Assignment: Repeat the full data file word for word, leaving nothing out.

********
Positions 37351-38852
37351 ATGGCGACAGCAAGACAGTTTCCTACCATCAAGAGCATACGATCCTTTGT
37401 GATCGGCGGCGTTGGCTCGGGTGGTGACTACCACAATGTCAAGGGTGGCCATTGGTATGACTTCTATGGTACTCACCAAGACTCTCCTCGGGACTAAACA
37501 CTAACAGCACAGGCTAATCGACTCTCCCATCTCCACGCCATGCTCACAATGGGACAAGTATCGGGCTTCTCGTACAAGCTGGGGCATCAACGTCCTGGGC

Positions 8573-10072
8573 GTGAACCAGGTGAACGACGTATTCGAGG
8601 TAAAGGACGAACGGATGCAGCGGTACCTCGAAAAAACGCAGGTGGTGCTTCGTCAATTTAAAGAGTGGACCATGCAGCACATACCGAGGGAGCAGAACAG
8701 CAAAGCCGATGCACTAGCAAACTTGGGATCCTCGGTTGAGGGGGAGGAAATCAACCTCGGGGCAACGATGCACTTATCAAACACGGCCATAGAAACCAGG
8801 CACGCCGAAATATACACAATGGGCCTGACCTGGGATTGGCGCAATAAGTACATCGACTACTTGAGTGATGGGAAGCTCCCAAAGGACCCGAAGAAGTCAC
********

Positions 37351-38852
37351 ATGGCGACAGCAAGACAGTTTCCTACCATCAAGAGCATACGATCCTTTGT
37401 GATCGGCGGCGTTGGCTCGGGTGGTGACTACCACAATGTCAAGGGTGGCCATTGGTATGACTTCTATGGTACTCACCAAGACTCTCCTCGGGACTAAACA
37501 CTAACAGCACAGGCTAATCGACTCTCCCATCTCCACGCCATGCTCACAATGGGACAAGTATCGGGCTTCTCGTACAAGCTGGGGCATCAACGTCCTGGGC

Positions 8573-10072
8573 GTGAACCAGGTGAACGACGTATTCGAGG
8601 TAAAGGACGAACGGATGCAGCGGTACCTCGAAAAAACGCAGGTGGTGCTTCGTCAATTTAAAGAGTGGACCATGCAGCACATACCGAGGGAGCAGAACAG
8701 CAAAGCCGATGCACTAGCAAACTTGGGATCCTCGGTTGAGGGGGAGGAAATCAACCTCGGGGCAACGATGCACTTATCAAACACGGCCATAGAAACCAGG
8801 CACGCCGAAATATACACAATGGGCCTGACCTGGGATTGGCGCAATAAGTACATCGACTACTTGAGTGATGGGAAGCTCCCAAAGGACCCGAAGAAGTCAC